Starring: Tom Cruise, Rebecca De Mornay, Joe Pantoliano
What’s it all about?
Cruise plays Joel, a suburban teenager who is on the one hand trying to get into college, but on the other, is just your typically horny kid whose primary concern is to get laid by a prostitute when his parents are away. Cue Lana, played by a sweet, butter-wouldn’t-melt Rebecca De Mornay.
The story escalates from one night of no-strings sex, to a stolen glass egg, to eventually Joel using his parents’ home as a makeshift brothel for a whole fleet of Lana’s colleagues to make some money. There’s a Porsche, a disgruntled pimp (called Guido, of course), and the whole thing is underpinned by the blossoming romance between Joel and Lana.
There are no real surprises here. There are some fun scenes, and the dialogue is on point, but it feels nothing like the benchmark title it is often considered to be. Cruise is on good early form, before he became a megastar a couple of years after this; and De Mornay is, well… she looks good, at least.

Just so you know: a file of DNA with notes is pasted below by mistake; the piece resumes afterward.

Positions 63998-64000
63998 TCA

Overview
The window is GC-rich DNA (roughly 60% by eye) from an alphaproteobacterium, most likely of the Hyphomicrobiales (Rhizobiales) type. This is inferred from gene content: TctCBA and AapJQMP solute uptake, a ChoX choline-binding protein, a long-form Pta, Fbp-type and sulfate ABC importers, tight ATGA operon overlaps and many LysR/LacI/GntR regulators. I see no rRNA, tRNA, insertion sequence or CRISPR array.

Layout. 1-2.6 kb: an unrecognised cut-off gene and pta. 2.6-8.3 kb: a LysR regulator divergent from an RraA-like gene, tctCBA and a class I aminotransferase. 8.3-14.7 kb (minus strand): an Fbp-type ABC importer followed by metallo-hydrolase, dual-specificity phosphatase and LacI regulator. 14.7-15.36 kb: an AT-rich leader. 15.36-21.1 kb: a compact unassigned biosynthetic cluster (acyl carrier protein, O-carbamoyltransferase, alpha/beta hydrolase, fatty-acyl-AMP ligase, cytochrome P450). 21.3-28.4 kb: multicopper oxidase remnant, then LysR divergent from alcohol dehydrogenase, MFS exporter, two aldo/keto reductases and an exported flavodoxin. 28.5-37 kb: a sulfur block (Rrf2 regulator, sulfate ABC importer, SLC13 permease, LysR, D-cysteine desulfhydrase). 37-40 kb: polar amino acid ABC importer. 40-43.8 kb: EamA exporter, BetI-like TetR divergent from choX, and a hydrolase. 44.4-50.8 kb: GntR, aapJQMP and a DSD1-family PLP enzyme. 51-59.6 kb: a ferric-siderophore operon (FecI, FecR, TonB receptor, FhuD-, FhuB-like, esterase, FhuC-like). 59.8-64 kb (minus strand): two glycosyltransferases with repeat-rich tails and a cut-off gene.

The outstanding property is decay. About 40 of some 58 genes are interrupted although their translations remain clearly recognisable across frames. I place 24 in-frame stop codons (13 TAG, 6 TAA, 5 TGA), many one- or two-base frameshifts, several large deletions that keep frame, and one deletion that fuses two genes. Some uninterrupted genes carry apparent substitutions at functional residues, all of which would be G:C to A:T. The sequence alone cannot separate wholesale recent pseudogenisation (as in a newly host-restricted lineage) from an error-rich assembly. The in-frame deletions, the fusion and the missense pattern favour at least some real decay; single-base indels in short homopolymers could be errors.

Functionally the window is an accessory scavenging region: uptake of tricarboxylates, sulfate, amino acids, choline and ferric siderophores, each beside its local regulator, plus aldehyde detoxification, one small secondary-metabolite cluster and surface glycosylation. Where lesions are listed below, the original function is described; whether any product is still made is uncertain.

Watching it with the kids…
There are a couple of sex scenes here that you’ll want to avoid, and some stylised full frontal female nudity, done in the way that only a film made in the eighties could truly pull off. There’s also some bad language throughout. All things considered, given the reputation this has for my generation, it’s really very tame.
It had been many years since I last saw Risky Business, before this recent viewing. Was it as good as I remembered? No. For a comedy it’s not all that funny, and as a coming-of-age piece it has very few dramatic moments. I never feel the chemistry between Cruise and De Mornay, and their burgeoning relationship is clumsy and awkward at best. But as an early example of what the eighties was pushing in the teen genre – and before the market was flooded with this kind of thing – it’s hard to deny its influence and raw energy.
Recommended (slightly) ↑